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Chairman John Nelson said yesterday he was ''not dictator of Connect South'' but had been made its ''scapegoat''.
''I've been 40 years in business and I have never seen a situation like it ever before.
''The whole situation has been incredibly emotional.''
Community House management committee chairwoman Debbie Webster said yesterday she had witnessed bad behaviour from ''some board members'' and there was a serious governance issue.
Mr Nelson rejected the claim of poor behaviour, but said Ms Webster should direct her concerns to him in writing.
Connect South - formerly the Dunedin Council of Social Services - this week gave notice to Community House, in Dunedin, that it would no longer manage the building, effective January 1.
Four of Connect South's seven staff resigned in the past month.
Mr Nelson, a chartered accountant, brought in his firm, NB Consulting, this week, to ensure contractual obligations were fulfilled.
''We had to take steps to make sure that people who relied on us to pay their payroll got their payroll paid.''
Mr Nelson rejected claims of negative behaviour towards staff.
''I'm aware that there have been comments made that are absolutely incorrect.
''I'm not dictator of Connect South.
''Unfortunately I seem to be the scapegoat.
''I have been called a liar. I have been called all sorts of things.''
Mr Nelson said the resignations forced the board to give notice to Community House.
''We had a very strong plan moving forward. If staff resign en masse and are not prepared to talk . . . ''
Connect South had been struggling for some time.
''It wasn't a sudden collapse. There are changes that had to be made for the survival of the organisation that didn't happen.''
The board would meet in the new year to make a decision about the organisation.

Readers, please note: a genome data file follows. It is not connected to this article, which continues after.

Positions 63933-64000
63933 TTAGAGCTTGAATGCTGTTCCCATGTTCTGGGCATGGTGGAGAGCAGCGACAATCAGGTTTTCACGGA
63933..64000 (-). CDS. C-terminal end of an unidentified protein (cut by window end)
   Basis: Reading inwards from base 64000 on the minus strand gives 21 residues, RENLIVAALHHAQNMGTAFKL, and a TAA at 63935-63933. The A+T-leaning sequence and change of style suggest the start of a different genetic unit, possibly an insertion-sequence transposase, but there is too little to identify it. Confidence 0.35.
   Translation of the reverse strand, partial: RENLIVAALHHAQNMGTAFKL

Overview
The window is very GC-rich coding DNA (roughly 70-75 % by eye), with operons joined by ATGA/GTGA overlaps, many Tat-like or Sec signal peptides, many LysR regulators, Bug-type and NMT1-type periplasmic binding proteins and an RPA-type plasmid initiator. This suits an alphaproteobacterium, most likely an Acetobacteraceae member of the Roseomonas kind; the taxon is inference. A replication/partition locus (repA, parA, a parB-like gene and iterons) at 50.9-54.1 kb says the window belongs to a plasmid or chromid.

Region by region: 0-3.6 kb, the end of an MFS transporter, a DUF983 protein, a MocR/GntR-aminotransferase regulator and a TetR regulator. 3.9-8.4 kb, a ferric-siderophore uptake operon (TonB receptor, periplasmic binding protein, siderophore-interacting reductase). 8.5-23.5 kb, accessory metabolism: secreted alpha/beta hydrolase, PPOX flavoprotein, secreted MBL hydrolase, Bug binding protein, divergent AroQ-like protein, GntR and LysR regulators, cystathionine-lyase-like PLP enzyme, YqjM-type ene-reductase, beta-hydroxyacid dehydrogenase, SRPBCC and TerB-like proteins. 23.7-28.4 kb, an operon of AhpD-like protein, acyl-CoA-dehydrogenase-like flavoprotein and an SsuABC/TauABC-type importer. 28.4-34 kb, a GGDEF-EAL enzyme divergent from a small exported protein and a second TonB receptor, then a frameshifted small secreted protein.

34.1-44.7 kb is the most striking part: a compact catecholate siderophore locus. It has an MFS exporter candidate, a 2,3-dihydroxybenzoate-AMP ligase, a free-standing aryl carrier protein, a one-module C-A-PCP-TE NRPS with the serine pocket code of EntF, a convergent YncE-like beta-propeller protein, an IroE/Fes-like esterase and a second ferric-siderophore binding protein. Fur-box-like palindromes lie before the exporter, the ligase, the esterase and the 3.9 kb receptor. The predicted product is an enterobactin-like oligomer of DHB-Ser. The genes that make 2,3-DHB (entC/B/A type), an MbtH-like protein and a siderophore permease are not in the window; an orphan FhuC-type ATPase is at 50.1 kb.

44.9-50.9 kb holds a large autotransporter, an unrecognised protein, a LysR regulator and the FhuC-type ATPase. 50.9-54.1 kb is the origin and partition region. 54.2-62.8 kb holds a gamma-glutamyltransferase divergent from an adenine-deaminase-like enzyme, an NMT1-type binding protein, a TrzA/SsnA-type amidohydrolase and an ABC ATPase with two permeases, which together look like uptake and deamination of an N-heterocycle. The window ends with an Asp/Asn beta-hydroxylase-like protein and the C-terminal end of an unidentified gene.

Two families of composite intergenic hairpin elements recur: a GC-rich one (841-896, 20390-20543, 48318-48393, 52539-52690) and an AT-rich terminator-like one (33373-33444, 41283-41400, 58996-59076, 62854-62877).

Ms Webster said she was ''in shock'' about the ''debacle''.
''Speaking as the chair of Dunedin Community House, we are highly concerned about the speed at which things have happened.
''We are greatly concerned about the resignation of staff and how that's come about.
''We are less than impressed with some of the board's behaviour.''
Ms Webster said she had witnessed bad behaviour from ''some board members''.
The organisation ''imploded'' in the past four weeks.
''It's not like it's an organisation that's been struggling. You're talking about an organisation that's been growing,'' Ms Webster said.
She said financial constraints were nothing new and it had always managed to survive.
Community House, an incorporated society, contracted Connect South to manage the building.
The house would stay open and there would be minimal disruption for tenants.
Connect South board member Nicola McConnell said she had not witnessed any unprofessional behaviour and she expressed support for Mr Nelson and other board members as they worked through the changes.
''Sadly, staff are very emotional which is totally understandable given the circumstances.
''With the benefit of hindsight, I wish we had explained to staff earlier about the enormous financial strain Connect South was under so they were not so surprised by recent events.''
An advisory to social sector members emphasised difficulty securing funding in a changed environment for non-profit organisations.
''Alan Shanks' decision to resign as executive officer in November provided the board with an opportunity to assess the new business model and organisation.
''Over the past two months, it became clear the board had to make difficult changes which regrettably contributed to tension and strained relationships with staff,'' the advisory email said.
Connect South has 130 member groups and offers commercial services to the sector.